Can chronic ankle instability be prevented? Rethinking management of lateral ankle sprains

Craig R. Denegar, Sayers John Miller, III

Research output: Contribution to journalReview articlepeer-review

70 Scopus citations

Abstract

Objective: To pose the question, "Can chronic ankle instability be prevented?" The evaluation and treatment of chronic ankle instability is a significant challenge in athletic health care. The condition affects large numbers of athletes and is associated with reinjury and impaired performance. The management of acute injuries varies widely but in athletic training has traditionally focused on initial symptom management and rapid return to activity. A review of practice strategies and philosophies suggests that a more detailed evaluation of all joints affected by the injury, correction of hypomobility, and protection of healing structures may lead to a more optimal long-term outcome. Background: Sprains to the lateral ankle are common in athletes, and the reinjury rate is high. These injuries are often perceived as being isolated to the anterior talofibular and calcaneofibular ligaments. It is, however, becoming apparent that a lateral ankle sprain can injure other tissues and result in joint dysfunction throughout the ankle complex. Description: We begin by addressing the relationship between mechanical and functional instability. We then discuss normal ankle mechanics, sequelae to lateral ankle sprains, and abnormal ankle mechanics. Finally, tissue healing, joint dysfunction, and the management of acute lateral ankle sprain are reviewed, with an emphasis on restoring normal mechanics of the ankle-joint complex. A treatment model based on assessment of joint function, treatment of hypomobile segments, and protection of healing tissues at hypermobile segments is described.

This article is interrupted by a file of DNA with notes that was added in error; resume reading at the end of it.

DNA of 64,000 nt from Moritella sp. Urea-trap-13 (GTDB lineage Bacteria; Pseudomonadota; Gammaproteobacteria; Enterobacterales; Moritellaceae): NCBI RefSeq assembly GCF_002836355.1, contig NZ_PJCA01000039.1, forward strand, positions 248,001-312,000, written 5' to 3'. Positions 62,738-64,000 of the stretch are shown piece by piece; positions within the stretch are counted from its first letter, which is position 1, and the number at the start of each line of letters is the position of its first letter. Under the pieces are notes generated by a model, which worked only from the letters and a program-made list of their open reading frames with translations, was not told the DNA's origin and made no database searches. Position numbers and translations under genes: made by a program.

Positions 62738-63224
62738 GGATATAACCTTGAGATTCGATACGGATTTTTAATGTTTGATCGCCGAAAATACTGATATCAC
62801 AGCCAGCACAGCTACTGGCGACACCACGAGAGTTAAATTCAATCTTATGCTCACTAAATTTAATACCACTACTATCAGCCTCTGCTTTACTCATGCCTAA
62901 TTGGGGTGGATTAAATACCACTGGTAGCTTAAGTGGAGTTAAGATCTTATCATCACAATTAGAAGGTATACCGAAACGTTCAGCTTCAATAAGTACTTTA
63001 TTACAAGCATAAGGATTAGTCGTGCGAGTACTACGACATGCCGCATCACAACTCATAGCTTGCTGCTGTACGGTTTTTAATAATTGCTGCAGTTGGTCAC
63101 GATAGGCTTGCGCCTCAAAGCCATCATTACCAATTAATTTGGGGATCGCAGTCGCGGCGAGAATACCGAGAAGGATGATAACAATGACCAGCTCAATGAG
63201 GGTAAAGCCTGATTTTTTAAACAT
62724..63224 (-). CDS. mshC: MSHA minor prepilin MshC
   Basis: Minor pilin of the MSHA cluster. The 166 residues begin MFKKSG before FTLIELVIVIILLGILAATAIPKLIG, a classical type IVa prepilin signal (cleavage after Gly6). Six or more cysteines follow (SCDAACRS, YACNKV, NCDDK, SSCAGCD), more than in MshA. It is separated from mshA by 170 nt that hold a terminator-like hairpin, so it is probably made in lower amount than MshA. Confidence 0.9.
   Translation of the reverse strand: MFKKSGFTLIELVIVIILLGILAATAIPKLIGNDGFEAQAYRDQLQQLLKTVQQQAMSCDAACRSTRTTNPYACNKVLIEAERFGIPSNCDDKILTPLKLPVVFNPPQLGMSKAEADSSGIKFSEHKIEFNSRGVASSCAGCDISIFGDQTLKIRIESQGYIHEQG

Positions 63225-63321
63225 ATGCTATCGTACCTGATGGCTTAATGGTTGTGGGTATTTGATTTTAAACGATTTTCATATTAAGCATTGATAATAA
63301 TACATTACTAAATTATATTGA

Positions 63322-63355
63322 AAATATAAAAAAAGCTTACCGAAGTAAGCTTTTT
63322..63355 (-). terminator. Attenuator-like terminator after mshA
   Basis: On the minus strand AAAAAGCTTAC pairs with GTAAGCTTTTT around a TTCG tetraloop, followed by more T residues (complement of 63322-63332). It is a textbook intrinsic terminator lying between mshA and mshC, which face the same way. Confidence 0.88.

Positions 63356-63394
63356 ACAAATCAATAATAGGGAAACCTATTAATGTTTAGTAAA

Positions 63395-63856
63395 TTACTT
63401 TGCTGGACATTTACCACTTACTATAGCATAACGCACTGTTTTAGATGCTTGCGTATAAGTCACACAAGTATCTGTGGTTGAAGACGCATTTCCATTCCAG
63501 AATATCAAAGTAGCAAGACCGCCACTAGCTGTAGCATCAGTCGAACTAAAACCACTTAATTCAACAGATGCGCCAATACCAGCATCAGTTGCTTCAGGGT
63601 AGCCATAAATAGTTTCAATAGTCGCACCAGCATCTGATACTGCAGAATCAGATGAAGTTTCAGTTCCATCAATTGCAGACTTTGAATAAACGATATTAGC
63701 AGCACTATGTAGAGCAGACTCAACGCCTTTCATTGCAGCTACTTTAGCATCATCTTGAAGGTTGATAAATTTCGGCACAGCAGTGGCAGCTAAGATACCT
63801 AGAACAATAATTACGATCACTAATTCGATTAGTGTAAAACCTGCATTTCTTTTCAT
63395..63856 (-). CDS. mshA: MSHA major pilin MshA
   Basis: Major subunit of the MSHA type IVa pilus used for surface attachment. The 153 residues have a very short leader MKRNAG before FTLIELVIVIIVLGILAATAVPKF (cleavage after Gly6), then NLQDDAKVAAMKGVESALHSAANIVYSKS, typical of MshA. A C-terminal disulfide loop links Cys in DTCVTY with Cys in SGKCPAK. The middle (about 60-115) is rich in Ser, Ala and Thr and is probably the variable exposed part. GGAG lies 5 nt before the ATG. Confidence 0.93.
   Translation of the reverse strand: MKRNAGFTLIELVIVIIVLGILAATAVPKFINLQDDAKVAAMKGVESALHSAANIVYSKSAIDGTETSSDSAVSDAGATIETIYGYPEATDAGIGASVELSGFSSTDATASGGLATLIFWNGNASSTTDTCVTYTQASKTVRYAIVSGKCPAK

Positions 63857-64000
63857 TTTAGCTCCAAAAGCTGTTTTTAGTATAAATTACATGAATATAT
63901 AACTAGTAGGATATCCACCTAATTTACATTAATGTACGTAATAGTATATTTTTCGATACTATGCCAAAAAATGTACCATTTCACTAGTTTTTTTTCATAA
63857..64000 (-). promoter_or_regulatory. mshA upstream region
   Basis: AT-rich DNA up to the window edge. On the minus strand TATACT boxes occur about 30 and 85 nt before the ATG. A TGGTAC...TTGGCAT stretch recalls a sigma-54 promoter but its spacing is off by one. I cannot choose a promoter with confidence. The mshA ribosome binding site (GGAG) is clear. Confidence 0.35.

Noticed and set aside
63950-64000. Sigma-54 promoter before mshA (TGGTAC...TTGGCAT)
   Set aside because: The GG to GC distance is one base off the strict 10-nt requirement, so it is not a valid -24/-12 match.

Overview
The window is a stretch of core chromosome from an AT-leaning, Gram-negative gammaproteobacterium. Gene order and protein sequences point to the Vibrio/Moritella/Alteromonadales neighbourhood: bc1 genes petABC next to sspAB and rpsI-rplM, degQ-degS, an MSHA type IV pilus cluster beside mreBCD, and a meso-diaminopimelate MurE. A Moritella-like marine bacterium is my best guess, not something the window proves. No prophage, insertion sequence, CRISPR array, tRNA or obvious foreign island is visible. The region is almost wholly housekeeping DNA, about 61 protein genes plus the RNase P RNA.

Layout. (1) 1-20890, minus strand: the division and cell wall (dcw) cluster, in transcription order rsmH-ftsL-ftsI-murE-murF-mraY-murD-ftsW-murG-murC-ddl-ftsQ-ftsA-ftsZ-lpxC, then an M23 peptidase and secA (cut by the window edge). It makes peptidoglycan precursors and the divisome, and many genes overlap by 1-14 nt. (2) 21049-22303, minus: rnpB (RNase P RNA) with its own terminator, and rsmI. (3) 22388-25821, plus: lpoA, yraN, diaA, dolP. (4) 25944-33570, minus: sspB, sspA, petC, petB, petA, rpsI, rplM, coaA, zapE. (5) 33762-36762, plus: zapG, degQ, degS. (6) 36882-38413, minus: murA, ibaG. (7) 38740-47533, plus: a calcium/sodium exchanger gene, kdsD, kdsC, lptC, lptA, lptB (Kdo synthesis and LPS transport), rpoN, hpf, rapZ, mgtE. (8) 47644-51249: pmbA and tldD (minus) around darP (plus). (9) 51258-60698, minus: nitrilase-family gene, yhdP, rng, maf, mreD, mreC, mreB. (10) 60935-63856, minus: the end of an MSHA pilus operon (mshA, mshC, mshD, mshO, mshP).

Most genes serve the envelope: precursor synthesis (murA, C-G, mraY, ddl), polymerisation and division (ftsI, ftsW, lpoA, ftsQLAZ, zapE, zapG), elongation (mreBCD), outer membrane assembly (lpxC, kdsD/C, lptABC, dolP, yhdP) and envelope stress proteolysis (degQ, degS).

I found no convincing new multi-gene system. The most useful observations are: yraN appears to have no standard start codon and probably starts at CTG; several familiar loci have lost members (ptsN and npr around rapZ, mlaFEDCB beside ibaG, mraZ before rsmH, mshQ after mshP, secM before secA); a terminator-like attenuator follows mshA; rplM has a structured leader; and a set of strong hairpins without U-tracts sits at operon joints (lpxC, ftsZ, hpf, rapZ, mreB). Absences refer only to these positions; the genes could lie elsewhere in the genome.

Original languageEnglish (US)
Pages (from-to)430-435
Number of pages6
JournalJournal of Athletic Training
Volume37
Issue number4
StatePublished - Jan 1 2002

All Science Journal Classification (ASJC) codes

  • Orthopedics and Sports Medicine
  • Physical Therapy, Sports Therapy and Rehabilitation

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